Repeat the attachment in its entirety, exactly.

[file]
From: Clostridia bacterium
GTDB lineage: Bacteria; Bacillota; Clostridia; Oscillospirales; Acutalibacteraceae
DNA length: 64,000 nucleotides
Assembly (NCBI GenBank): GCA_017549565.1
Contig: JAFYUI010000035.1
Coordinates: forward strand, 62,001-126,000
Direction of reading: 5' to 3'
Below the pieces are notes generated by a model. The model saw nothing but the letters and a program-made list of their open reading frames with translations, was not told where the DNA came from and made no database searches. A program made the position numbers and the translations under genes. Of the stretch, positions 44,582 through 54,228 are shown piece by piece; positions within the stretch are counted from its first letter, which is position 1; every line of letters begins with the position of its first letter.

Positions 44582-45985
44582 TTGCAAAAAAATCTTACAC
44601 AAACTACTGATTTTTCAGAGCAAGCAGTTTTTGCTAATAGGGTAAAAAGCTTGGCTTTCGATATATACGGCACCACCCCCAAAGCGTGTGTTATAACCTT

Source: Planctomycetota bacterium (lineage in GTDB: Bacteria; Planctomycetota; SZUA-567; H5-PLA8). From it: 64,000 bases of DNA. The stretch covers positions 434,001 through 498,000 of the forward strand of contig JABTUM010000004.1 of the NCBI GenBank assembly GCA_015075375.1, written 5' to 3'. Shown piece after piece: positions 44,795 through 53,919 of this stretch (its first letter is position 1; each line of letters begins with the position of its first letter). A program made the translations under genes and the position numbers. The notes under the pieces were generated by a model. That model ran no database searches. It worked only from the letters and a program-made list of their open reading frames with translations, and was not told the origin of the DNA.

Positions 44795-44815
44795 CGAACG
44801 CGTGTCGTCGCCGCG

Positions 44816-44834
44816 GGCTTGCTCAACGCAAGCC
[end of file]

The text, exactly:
From: Clostridia bacterium
GTDB lineage: Bacteria; Bacillota; Clostridia; Oscillospirales; Acutalibacteraceae
DNA length: 64,000 nucleotides
Assembly (NCBI GenBank): GCA_017549565.1
Contig: JAFYUI010000035.1
Coordinates: forward strand, 62,001-126,000
Direction of reading: 5' to 3'
Below the pieces are notes generated by a model. The model saw nothing but the letters and a program-made list of their open reading frames with translations, was not told where the DNA came from and made no database searches. A program made the position numbers and the translations under genes. Of the stretch, positions 44,582 through 54,228 are shown piece by piece; positions within the stretch are counted from its first letter, which is position 1; every line of letters begins with the position of its first letter.

Positions 44582-45985
44582 TTGCAAAAAAATCTTACAC
44601 AAACTACTGATTTTTCAGAGCAAGCAGTTTTTGCTAATAGGGTAAAAAGCTTGGCTTTCGATATATACGGCACCACCCCCAAAGCGTGTGTTATAACCTT

Source: Planctomycetota bacterium (lineage in GTDB: Bacteria; Planctomycetota; SZUA-567; H5-PLA8). From it: 64,000 bases of DNA. The stretch covers positions 434,001 through 498,000 of the forward strand of contig JABTUM010000004.1 of the NCBI GenBank assembly GCA_015075375.1, written 5' to 3'. Shown piece after piece: positions 44,795 through 53,919 of this stretch (its first letter is position 1; each line of letters begins with the position of its first letter). A program made the translations under genes and the position numbers. The notes under the pieces were generated by a model. That model ran no database searches. It worked only from the letters and a program-made list of their open reading frames with translations, and was not told the origin of the DNA.

Positions 44795-44815
44795 CGAACG
44801 CGTGTCGTCGCCGCG

Positions 44816-44834
44816 GGCTTGCTCAACGCAAGCC